The final version of the BitLicense was formally announced by New York Department of Financial Services Superintendent Ben Lawsky yesterday, and the bitcoin community has had a bit of time to take a look at the new regulations and share their opinions on Reddit, Twitter, and every other form of social media. Although the general view of the BitLicense from the bitcoin community has been rather negative over the past year, some individuals have noted that the final version of the regulatory action seems to be an improvement over earlier drafts. Having said that, the bitcoin-focused organizations that talk with lawmakers and regulators on a regular basis did not seem impressed by the new rules that have come out of New York.
Chamber of Digital Commerce sees room for improvement
In a statement shared with Inside Bitcoins via email, Chamber of Digital Commerce President Perianne Boring seemed concerned with the current regulatory environment surrounding bitcoin and other digital currency applications. Boring wrote:
“New York’s final BitLicense regulations are not perfect. The most concerning is that there is not a clear on-ramp for start-ups and small businesses. And we can expect that other states will use BitLicense as a guideline in putting forward their own regs.”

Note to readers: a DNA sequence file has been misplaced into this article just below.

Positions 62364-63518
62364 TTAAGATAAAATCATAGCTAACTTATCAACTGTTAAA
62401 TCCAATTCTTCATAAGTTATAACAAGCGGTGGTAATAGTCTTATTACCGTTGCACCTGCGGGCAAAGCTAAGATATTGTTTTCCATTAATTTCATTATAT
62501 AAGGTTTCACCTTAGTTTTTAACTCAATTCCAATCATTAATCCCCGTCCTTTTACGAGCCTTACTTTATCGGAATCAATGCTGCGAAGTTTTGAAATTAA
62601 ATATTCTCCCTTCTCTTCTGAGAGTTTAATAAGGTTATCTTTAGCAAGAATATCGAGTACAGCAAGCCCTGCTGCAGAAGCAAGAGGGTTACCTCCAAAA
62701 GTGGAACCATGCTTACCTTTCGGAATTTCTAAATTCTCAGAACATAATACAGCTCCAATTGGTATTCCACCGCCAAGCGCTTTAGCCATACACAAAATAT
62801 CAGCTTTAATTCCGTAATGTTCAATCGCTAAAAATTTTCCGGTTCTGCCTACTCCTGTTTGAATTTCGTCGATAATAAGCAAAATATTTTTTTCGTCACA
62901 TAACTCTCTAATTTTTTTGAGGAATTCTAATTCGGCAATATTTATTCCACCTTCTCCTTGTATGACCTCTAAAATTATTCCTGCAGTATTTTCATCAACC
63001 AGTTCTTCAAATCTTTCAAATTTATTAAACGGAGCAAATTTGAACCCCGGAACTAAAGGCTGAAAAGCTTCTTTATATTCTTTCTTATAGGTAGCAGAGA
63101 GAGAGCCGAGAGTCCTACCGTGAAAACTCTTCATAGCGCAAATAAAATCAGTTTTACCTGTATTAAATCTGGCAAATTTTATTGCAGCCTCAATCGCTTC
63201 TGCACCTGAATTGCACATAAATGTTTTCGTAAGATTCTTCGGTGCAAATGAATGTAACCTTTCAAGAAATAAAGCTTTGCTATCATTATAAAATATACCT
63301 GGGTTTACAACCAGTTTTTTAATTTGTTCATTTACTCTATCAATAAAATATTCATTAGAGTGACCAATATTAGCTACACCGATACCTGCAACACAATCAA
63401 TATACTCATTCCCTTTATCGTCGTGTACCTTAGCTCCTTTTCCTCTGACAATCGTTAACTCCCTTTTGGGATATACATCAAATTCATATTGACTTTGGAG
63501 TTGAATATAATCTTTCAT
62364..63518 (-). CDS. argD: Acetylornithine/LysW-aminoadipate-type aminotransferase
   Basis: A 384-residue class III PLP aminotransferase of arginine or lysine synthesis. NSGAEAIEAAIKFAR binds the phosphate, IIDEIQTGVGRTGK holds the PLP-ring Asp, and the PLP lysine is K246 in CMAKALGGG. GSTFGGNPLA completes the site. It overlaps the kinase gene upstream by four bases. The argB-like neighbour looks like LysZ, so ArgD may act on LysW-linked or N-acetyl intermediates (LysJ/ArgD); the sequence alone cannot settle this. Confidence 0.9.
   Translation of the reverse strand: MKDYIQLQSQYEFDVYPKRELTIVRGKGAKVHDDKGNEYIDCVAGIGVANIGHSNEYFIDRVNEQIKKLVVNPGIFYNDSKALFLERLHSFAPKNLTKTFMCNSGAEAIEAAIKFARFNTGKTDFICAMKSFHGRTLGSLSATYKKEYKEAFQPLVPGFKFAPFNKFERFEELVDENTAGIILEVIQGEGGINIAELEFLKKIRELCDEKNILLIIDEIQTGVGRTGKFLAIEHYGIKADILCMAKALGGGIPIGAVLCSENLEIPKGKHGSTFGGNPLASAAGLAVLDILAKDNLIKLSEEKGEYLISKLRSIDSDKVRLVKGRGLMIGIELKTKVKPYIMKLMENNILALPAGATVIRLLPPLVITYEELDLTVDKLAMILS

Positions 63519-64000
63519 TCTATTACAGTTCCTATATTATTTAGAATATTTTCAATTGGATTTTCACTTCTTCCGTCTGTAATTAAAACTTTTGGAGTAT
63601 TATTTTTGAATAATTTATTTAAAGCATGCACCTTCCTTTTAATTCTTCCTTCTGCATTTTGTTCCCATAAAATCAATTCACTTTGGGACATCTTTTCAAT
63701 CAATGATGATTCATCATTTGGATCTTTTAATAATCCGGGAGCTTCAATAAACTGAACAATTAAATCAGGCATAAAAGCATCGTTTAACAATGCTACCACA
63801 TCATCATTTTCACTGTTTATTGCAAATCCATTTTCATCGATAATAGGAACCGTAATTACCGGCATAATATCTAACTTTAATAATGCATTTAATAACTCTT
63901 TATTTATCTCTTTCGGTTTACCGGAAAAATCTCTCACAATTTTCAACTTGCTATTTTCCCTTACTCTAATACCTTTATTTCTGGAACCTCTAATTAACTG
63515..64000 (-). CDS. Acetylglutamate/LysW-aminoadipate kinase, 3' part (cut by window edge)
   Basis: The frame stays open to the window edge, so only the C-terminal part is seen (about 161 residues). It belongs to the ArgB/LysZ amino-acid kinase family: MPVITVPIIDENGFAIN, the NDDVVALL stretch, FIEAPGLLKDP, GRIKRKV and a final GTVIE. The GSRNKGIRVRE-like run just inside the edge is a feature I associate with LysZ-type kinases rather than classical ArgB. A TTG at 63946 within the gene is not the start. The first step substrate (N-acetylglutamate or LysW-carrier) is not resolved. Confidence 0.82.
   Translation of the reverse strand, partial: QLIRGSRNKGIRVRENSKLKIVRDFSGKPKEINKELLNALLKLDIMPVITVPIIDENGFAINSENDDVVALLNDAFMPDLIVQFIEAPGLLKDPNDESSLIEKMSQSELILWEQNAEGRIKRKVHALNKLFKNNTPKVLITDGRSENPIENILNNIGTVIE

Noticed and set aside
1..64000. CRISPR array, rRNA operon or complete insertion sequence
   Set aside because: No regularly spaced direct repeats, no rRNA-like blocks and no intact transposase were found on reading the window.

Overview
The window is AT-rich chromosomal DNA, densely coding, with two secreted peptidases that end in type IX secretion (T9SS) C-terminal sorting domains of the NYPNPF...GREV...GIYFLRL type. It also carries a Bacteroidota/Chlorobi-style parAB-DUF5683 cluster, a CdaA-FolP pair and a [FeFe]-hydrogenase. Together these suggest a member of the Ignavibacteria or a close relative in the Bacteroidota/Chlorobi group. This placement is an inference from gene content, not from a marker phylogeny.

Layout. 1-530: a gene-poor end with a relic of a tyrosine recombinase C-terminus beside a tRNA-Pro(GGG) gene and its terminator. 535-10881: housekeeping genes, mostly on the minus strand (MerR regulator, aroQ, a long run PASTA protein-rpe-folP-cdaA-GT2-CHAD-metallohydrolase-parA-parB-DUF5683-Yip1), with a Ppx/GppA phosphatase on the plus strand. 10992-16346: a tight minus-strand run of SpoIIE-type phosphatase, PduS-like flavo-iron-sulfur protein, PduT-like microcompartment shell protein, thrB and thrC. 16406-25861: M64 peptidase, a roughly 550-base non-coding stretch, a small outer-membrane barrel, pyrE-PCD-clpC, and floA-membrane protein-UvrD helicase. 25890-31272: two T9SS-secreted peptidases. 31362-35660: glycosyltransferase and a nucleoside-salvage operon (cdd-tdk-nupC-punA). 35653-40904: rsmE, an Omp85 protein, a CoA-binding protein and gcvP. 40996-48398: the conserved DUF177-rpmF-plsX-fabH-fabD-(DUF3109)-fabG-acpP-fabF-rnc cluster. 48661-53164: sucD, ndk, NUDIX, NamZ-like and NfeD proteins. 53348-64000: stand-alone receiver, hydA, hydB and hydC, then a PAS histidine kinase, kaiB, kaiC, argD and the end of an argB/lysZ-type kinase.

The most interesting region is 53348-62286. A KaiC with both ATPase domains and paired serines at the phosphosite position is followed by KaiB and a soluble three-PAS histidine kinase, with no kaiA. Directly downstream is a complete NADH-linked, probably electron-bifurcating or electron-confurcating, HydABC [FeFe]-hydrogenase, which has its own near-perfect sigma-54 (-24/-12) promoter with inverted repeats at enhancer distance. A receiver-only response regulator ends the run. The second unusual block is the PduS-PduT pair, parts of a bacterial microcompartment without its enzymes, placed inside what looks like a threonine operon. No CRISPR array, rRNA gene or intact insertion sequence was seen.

In addition to worrying about the effect New York’s BitLicense could have on other jurisdictions, Boring also called for more individuals and organizations to get involved in the regulatory conversation:
“It is imperative that the industry’s voice is heard in discussions among policymakers to ensure what ultimately becomes law does not impede innovation. It is going to require the participation from all areas of the digital asset community (companies, individuals, investors, universities and other advocacy organizations) to put together a legal framework that best serves the ecosystem – one that fosters innovation, jobs and investment. Without proper engagement we risk a patchwork of inconsistencies and friction between local, state, federal and international laws.”
Boring also noted that the Chamber of Digital Commerce is still reviewing the regulations and they will provide more in-depth analysis at their next membership meeting on June 16th.
Summary of bitcoin community’s reaction to the final BitLicense: “meh” #honeybadger
— Barry Silbert (@barrysilbert) June 3, 2015
Coin Center: New York BitLicense falls short
According to a blog post released in the hours after the official BitLicense announcement, Coin Center Executive Director Jerry Brito has mixed feelings on the final version of the new rules for digital currencies. On the one hand, Brito admitted that “the language we see here is improved from the original proposal.” However, he went on to say: